Know you not, brothers, (for I speak to them that know the law,) how that the law has dominion over a man as long as he lives?…
1. The apostle has illustrated the transference that takes place at conversion by the emancipation of a slave whose services are due to the lawful superior under whom he now stands enrolled. The apostle now turns to those who know the law, and deduces from the obligations which attach to marriage, the same result, i.e., an abandonment by the believer of those doings which have their fruit unto death, and a new service which has its "fruit unto God."
2. There is a certain obscurity here arising from the apparent want of sustained analogy. True, the obligations of marriage are annulled by the death of one party; but Paul only supposes the death of the husband. Now the law is evidently the husband, and the subject the wife. So that, to make good the resemblance — the law should be conceived dead, and the subject alive. Yet, in reading the first verse, one would suppose that it was on the death of the subject, and not of the law, that the connection was to be dissolved. It is true that the translation might have run thus, "The law hath dominion over a man so long as it liveth"; but this does not suit so well with ver. 4, where, instead of the law having become dead unto us, we have become dead unto it; so that some degree of that confusion which arises from a mixed analogy appears unavoidable. It so happens, too, that either supposition stands linked with very important truth — so that by admitting both, this passage becomes the envelope of two important lessons.
I. THE LAW MAY BE REGARDED AS DEAD; and he our former husband, now taken out of the way, has left us free to enter upon an alliance with Christ.
1. The death of the law did indeed take place at the death of Christ. It was then that He blotted out the handwriting of ordinances that was against us. It was then that the law lost its power as an offended Lord to take vengeance of our trespasses. Certain venomous animals expire on the moment that they have deposited their sting and its mortal poison in the body of their victim. And thus there ensues the death of both sufferer and assailant. And on the Cross there was just such a catastrophe.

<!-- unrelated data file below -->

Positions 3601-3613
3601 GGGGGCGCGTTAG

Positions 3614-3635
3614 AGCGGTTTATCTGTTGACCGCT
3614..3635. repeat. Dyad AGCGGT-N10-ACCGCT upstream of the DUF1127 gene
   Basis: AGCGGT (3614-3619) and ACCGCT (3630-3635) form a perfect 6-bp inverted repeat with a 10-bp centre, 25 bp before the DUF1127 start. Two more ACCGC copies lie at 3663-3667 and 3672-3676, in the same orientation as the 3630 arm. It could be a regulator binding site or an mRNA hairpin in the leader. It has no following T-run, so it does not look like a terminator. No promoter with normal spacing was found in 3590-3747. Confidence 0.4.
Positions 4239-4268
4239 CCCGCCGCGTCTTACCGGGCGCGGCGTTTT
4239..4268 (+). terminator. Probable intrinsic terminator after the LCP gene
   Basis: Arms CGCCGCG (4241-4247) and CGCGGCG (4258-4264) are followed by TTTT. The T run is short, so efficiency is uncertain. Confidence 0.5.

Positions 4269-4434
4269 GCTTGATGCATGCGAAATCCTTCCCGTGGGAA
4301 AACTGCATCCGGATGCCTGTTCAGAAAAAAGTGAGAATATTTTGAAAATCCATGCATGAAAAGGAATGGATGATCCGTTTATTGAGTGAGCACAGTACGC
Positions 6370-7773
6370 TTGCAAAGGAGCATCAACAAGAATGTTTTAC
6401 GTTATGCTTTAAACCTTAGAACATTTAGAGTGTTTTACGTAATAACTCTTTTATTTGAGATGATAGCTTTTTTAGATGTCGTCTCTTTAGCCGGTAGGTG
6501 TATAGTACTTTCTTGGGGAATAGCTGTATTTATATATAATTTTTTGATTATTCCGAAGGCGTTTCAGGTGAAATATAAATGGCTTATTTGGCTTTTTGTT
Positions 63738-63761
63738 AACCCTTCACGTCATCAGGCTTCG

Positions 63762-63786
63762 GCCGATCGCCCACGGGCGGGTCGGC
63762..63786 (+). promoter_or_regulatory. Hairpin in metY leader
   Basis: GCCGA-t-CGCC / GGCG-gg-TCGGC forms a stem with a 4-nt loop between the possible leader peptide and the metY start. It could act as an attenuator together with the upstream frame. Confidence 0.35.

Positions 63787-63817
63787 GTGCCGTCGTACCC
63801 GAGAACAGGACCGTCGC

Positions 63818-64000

2. Without Christ the law is in living force against us. Men under earnestness, who have not found their way to Christ, stand related to it as the wife does to an outraged husband: a state of appalling danger and darkness from which there is no relief, but in the death of that husband.
3. The illustration of our text opens a way for just such a relief as would be afforded by the death of the first tyrannical husband, and by the substitution of another in his place, who had cast the veil of oblivion over the past, and who admits us to a fellowship of love and confidence. Christ would divorce you, as it were, from your old alliance with the law; and welcome you, instead, to a new and friendly alliance with Himself. He bids you cease from the fellowship altogether.
4. And to deliver this contemplation from any image so revolting as that of our rejoicing in the death of a former husband; and finding all the relief of heaven in the society of another, you have to remember that the law has become dead — not by an act which has vilified the law or done it violence, but by an act which has magnified the law and made it honourable.
4. When a sense of the law brings remorse or fearfulness into your heart, transfer your thoughts from it as your now dead, to Christ as your now living husband.
II. THE BELIEVER MAY BE REGARDED AS DEAD. The other way by which marriage may be dissolved is by the death of the wife. And so the relationship between the law and the subject may be dissolved by the death of the subject (ver. 4). The law has no more power over its dead subject than the husband has over his dead wife.
1. This brings us back to the conception already so abundantly insisted on, that in Christ we all died in law; so that the law can have no further reckoning with us, having already had that reckoning in the person of Him who was our Surety and our Representative. And just as the criminal law has done its utmost upon him whom it has executed, so the law can do no more in the way of vengeance with us, having already done all with Him who was smitten for our iniquities.
2. After our old relationship with the law is thus put an end to, the vacancy is supplied by Him who, after having removed the law through His death out of the station it had before occupied, then rose again and now stands in its place. The wife owes a duty to her second husband as well as her first. It is true that with the former the predominant feeling may have been that of obligation mixed with great fearfulness; and that, with the latter, the predominant feeling may be sweet and spontaneous affection. But still it is evident that there will be service, possibly much greater in amount and certainly far worthier in principle. Under the law we are bidden to do and live; under Christ we are bidden to live and do. In working to the law it is all for ourselves that we may earn a wage or a reward. In working to Christ it is all the freewill offering of love and thankfulness (2 Corinthians 5:16).
(T. Chalmers, D. D.)
Parallel VersesKJV: Know ye not, brethren, (for I speak to them that know the law,) how that the law hath dominion over a man as long as he liveth?